He­len Epstein

The New York Review of Books - - Contents - He­len Epstein

In Praise of Blood: The Crimes of the Rwan­dan Pa­tri­otic Front by Judi Rever

In Praise of Blood:

The Crimes of the Rwan­dan Pa­tri­otic Front by Judi Rever.

Ran­dom House Canada, 277 pp., CAN$32.00

Dur­ing the 1990s, un­prece­dented vi­o­lence erupted in Central Africa. In Su­dan, the civil war in­ten­si­fied; in Rwanda, there was geno­cide; in Congo mil­lions died in a con­flict that sim­mers to this day; and in Uganda, mil­lions more were caught be­tween a heart­less war­lord and an even more heart­less mil­i­tary coun­terin­sur­gency.

This wasn’t sup­posed to hap­pen. Al­though the US had for decades backed dic­ta­tor­ships and right-wing rebels across the con­ti­nent, Ge­orge H.W. Bush had de­clared in his 1989 in­au­gu­ral speech that “a new breeze [was] blow­ing .... For in man’s heart, if not in fact, the day of the dic­ta­tor is over. The to­tal­i­tar­ian era is pass­ing . . . . Great na­tions of the world are mov­ing to­ward democ­racy through the door to free­dom.”

Bush and his suc­ces­sors sup­ported peace on much of the African con­ti­nent by fund­ing democ­racy pro­mo­tion pro­grams and sanc­tion­ing, or threat­en­ing to sanc­tion, South Africa and other coun­tries if their lead­ers didn’t al­low mul­ti­party elec­tions and free po­lit­i­cal pris­on­ers. But in Uganda, Ethiopia, and a small num­ber of other coun­tries, the Bush and Clin­ton ad­min­is­tra­tions lav­ished devel­op­ment and mil­i­tary aid on dic­ta­tors who in turn fun­neled weapons to in­sur­gents in Su­dan, Rwanda, and Congo. In this way, Wash­ing­ton helped stoke the in­ter­linked dis­as­ters that have claimed mil­lions of lives since the late 1980s and still roil much of east­ern and central Africa to­day. The com­plic­ity of the US in those dis­as­ters has not yet been suf­fi­ciently ex­posed, but Judi Rever’s In Praise of Blood ex­plores how Wash­ing­ton helped ob­scure the full story of the geno­cide that dev­as­tated Rwanda dur­ing the 1990s and cover up the crimes of the Rwan­dan Pa­tri­otic Front (RPF), which has ruled the coun­try ever since.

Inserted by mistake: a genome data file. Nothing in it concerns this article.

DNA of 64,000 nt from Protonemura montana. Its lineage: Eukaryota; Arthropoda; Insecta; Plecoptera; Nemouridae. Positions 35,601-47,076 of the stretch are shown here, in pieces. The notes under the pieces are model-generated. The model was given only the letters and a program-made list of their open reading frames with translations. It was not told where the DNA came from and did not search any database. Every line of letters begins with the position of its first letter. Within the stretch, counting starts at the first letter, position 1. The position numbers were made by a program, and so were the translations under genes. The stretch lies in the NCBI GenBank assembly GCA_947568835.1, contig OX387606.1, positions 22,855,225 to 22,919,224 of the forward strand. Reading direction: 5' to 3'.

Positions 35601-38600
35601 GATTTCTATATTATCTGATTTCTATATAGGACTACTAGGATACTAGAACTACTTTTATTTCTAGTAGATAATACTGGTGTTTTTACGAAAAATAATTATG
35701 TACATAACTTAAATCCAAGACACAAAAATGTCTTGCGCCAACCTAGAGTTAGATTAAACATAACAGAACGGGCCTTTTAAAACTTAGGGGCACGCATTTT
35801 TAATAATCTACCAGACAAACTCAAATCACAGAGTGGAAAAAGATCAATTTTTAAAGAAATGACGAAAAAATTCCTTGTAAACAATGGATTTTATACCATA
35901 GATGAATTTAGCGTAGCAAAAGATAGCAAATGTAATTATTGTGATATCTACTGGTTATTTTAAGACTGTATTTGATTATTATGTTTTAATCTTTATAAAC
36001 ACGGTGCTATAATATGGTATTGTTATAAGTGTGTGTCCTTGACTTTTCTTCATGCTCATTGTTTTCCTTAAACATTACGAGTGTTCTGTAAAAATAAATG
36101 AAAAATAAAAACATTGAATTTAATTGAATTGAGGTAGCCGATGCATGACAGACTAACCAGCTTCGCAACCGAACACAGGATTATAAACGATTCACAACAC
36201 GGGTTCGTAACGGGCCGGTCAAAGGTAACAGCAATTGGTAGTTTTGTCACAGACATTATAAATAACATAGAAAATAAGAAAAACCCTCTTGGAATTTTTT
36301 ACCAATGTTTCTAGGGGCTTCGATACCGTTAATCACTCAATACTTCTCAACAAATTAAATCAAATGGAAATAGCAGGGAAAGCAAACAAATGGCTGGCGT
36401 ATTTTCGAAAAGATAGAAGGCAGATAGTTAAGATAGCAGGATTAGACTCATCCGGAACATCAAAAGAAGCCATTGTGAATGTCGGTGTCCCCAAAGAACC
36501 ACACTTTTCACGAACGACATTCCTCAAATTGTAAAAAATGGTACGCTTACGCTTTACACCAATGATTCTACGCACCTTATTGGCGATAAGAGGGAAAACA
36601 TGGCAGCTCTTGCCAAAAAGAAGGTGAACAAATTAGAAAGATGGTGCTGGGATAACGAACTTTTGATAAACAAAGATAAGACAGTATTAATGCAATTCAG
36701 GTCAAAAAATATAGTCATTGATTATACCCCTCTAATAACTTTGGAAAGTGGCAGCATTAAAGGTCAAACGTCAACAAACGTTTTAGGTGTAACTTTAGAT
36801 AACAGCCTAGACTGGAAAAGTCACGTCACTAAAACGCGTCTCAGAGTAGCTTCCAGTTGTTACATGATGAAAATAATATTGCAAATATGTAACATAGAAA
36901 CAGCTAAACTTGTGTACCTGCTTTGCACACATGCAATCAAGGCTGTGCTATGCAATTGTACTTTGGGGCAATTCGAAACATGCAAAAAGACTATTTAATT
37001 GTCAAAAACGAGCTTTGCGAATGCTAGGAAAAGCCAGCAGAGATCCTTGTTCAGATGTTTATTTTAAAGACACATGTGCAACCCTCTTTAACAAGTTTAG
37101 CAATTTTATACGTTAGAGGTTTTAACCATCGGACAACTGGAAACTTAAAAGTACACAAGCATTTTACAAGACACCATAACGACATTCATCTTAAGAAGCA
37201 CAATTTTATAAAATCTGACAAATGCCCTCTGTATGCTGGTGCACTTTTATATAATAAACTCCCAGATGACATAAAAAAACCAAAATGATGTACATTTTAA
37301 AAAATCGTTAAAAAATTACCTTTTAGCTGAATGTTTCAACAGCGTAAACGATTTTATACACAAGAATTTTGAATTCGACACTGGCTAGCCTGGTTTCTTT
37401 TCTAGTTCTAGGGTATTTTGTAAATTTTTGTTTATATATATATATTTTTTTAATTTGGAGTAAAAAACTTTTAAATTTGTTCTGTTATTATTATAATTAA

The fa­mil­iar story about the Rwan­dan geno­cide be­gins in April 1994, when Hutu mili­tias killed hun­dreds of thou­sands of Tut­sis, mostly with ma­chetes and other sim­ple weapons. The RPF, a Tutsi-dom­i­nated rebel army, ad­vanced through the may­hem and fi­nally brought peace to the coun­try in July. The RPF’s leader, Paul Kagame, even­tu­ally be­came pres­i­dent of Rwanda and re­mains in power to­day. He has over­seen a tech­no­cratic eco­nomic re­vival, the in­stal­la­tion of one of the best in­for­ma­tion tech­nol­ogy net­works in Africa, and a sharp de­cline in ma­ter­nal and child mor­tal­ity. Po­lit­i­cal dis­sent is sup­pressed, many of Kagame’s crit­ics are in jail, and some have even been killed—but his Western ad­mir­ers tend to over­look this. Bill Clin­ton has praised Kagame as “one of the great­est lead­ers of our time,” and Tony Blair’s non­profit In­sti­tute for Global Change con­tin­ues to ad­vise and sup­port his govern­ment.

Over the years, less valiant por­traits of Kagame and the RPF have ap­peared in aca­demic mono­graphs and self-pub­lished ac­counts by Western and Rwan­dan aca­demics, jour­nal­ists, and in­de­pen­dent re­searchers, in­clud­ing Filip Reyn­t­jens, An­dré Guichaoua, Edward Her­man, Robin Philpot, David Him­bara, Gérard Prunier, Bar­rie Collins, and the BBC’s Jane Corbin. Taken to­gether, they sug­gest that the RPF ac­tu­ally pro­voked the war that led to the geno­cide of the Tut­sis and com­mit­ted mass killings of Hu­tus be­fore, dur­ing, and af­ter it. In Praise of Blood is the most ac­ces­si­ble and up-to-date of these stud­ies. Rever’s ac­count be­gins in Oc­to­ber 1990, when sev­eral thou­sand RPF fight­ers in­vaded Rwanda from neigh­bor­ing Uganda. The RPF was made up of refugees born to Rwan­dan par­ents who fled anti-Tutsi pogroms dur­ing the early 1960s and were de­ter­mined to go home. Its lead­ers, in­clud­ing Kagame, had fought along­side Uganda’s pres­i­dent Yow­eri Mu­sev­eni in the war that brought him to power in 1986. They’d then been ap­pointed to se­nior Ugan­dan army po­si­tions—Kagame was Mu­sev­eni’s chief of mil­i­tary in­tel­li­gence in the late 1980s—which they de­serted when they in­vaded Rwanda.